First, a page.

Jul 7, 2016488 views

What piqued your interest in mechanical keyboards?

We are all keyboard enthusiasts. We love our keyboards as much as we love ourselves, the family dog, and the infantile sibling that pukes all over the floor on a daily basis. And maybe our grandparents whose dentures go missing all the time.
But what made you love keyboards so much in the first place? And what makes you love them so much to this day?
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Branny, Zenix, and 1 other
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coworkers got me into it initially but now i just love the way it feels to type on mech keys, even shitty ones, and I like being able to thoroughly customize my board and I also think artisans are really cool even if they are typically out of my price range. I would do anything to get my hands on one of those birb caps but I missed all of them.
I suppose those of us in a certain age range are interested in mechanical keyboards, because that was the only kind of keyboard when we started using computers.
Heck, even the first computer I built myself used a AT connector for a keyboard.
Though at the time, I think we didn't really appreciate them for what they are until alternatives came along. At least, I know I didn't. It took a dark age period of using crappy cheaper keyboards for me to go back and reclaim my beloved older keyboards (sadly I had ditched many of them years ago, not knowing how I would treasure them later on) and also to appreciate this modern resurgence of mechanical keyboards.
I saw the legendless dasKeyboard maybe 10 years ago and I was really interested. It seemed so expensive and about 6 years ago I got a new job and wanted something nicer for work. It ended up being too loud and I got complaints so I mostly just used it at home. Maybe 8 months ago I was talking to a few friends about mechanical keyboards and I was really interested in the DIY aspect. i really enjoy assembling it and picking out switches and keycaps.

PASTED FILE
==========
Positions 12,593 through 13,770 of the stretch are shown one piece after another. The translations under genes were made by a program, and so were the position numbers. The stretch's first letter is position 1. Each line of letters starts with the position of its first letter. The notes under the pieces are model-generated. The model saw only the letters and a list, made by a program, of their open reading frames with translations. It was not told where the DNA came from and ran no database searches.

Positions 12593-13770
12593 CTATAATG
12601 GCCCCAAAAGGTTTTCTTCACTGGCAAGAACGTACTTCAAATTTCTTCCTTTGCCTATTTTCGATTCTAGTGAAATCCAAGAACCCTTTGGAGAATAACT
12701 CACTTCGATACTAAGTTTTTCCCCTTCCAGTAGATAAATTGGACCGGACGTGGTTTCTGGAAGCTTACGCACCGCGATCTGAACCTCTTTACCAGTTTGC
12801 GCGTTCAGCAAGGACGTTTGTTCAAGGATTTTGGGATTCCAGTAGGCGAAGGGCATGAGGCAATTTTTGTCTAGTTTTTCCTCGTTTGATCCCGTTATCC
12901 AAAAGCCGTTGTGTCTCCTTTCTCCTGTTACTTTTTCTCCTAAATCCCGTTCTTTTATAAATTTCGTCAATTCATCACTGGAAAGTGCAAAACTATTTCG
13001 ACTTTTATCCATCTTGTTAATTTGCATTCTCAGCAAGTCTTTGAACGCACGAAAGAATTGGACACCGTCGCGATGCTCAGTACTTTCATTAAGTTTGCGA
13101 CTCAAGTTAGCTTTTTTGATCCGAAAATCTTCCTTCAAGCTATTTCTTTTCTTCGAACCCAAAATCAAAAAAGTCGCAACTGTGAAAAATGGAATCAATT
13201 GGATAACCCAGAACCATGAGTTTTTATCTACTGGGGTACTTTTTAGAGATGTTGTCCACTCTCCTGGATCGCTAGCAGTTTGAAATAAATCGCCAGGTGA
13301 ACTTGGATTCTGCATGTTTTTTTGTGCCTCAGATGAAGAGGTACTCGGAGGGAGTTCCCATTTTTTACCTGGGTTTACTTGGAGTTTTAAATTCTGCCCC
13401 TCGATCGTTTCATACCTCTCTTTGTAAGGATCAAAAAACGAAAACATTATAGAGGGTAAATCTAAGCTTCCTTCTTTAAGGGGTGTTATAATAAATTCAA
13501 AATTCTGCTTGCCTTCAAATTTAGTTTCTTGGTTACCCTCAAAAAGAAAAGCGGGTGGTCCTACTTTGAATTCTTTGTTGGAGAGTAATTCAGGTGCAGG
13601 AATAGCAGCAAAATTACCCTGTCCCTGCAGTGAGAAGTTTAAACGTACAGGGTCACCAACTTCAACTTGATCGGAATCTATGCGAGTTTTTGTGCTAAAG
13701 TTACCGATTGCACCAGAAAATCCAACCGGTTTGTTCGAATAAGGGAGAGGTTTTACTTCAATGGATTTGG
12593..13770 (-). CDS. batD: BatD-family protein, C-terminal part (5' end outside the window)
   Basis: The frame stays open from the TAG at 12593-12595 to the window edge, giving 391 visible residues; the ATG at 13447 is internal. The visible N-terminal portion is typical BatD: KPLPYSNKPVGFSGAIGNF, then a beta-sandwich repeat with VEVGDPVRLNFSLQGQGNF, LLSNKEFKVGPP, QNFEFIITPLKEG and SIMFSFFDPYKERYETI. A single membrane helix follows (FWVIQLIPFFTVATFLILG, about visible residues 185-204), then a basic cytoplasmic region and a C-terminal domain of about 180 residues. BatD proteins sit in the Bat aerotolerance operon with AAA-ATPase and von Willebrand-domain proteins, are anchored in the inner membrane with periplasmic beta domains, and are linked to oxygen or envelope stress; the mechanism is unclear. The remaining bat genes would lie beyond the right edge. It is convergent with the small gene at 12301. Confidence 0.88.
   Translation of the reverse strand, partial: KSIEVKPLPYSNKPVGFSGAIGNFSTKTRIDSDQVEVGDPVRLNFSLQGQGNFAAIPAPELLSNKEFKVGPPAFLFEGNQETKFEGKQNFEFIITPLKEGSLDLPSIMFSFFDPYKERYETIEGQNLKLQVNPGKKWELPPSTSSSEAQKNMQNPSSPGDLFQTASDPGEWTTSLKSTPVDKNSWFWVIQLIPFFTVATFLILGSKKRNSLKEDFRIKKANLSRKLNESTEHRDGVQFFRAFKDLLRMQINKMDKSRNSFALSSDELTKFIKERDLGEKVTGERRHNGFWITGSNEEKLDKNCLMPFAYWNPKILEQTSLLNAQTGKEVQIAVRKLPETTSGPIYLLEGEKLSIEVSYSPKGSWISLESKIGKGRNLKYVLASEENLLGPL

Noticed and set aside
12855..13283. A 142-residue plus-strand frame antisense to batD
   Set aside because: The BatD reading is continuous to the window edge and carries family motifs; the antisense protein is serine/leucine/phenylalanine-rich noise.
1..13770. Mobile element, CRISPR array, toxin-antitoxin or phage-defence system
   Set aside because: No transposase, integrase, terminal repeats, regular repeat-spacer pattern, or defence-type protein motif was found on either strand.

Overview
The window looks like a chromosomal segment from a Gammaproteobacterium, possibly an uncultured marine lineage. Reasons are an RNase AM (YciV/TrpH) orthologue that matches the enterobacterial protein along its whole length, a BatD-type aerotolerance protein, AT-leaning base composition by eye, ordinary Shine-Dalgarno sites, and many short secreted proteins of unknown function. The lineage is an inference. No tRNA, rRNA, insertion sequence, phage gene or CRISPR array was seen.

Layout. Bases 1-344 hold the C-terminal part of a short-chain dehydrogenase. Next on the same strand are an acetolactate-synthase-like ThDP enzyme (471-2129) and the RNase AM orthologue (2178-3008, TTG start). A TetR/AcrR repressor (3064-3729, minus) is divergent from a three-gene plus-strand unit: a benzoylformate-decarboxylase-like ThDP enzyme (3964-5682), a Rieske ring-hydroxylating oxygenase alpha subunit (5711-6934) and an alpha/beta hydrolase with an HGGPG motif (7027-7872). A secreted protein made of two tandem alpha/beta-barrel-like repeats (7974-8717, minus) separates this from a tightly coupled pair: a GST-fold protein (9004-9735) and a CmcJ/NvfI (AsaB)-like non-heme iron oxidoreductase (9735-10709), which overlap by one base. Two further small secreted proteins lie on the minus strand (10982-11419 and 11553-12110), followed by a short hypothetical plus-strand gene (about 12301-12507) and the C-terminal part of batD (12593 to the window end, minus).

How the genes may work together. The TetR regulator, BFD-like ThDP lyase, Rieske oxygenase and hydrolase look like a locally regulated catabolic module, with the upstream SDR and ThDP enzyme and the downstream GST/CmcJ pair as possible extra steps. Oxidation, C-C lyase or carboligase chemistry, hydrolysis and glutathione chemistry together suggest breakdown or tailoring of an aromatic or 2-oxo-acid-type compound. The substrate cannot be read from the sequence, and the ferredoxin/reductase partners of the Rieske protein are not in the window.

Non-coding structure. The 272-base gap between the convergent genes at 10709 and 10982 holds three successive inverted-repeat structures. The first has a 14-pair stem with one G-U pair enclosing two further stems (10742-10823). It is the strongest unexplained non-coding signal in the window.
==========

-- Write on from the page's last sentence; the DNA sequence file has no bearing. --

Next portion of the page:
It was a lot of time ago! A little of background: in my school there were two courses of study, mine had modern-ish computers as we needed the best ones to use autocad (that has always been heavy), and other course had the older computers, as they mainly needed excel and word. One day, I don't remember why, we went to this laboratory with old computers, and something grabbed my attention: everything was pretty old, but there was this keyboard that seemed nothing less than ancient! It was yellowed and dirty, and I thought, does that thing even work? I needed to try to press some buttons to know what it would feel like, and I was blown away from how good it was! This happened in the first years of 2000, and nobody knew anything about mechanical keyboards, so for a lot of years that was only a strangeness from the past. When mechanical keyboard started to get popularity I instantly connected the memory of that old keyboard, and understood that I needed one! At first the high prices kept me far from them, but one day there was a discount of 50% on one of the few available at the time, a razer, so I bought it! Now I moved to more serious boards, but I still use the razer at work, where the extra buttons and the macros revealed to be quite handy!
Honestly I've always loved the clicky sound that keyboards would make. When ever I check out a new laptop or keyboard I have to spend at least 15 minutes typing, for a few reasons. 1) to get a feel for the keyboard 2) the spacing and whether it's easy to type or not 3) the sound it makes 4) if the keyboard can keep up with how fast i'm typing.
Love the keyboard i bought which has cherry mx blue switches, and got a set of keycaps from Massdrop after an ex of mine showed me his new set up (at the time). Sucks that I don't get to use it at much as I would like, but it's definitely a keyboard I'll have for a while.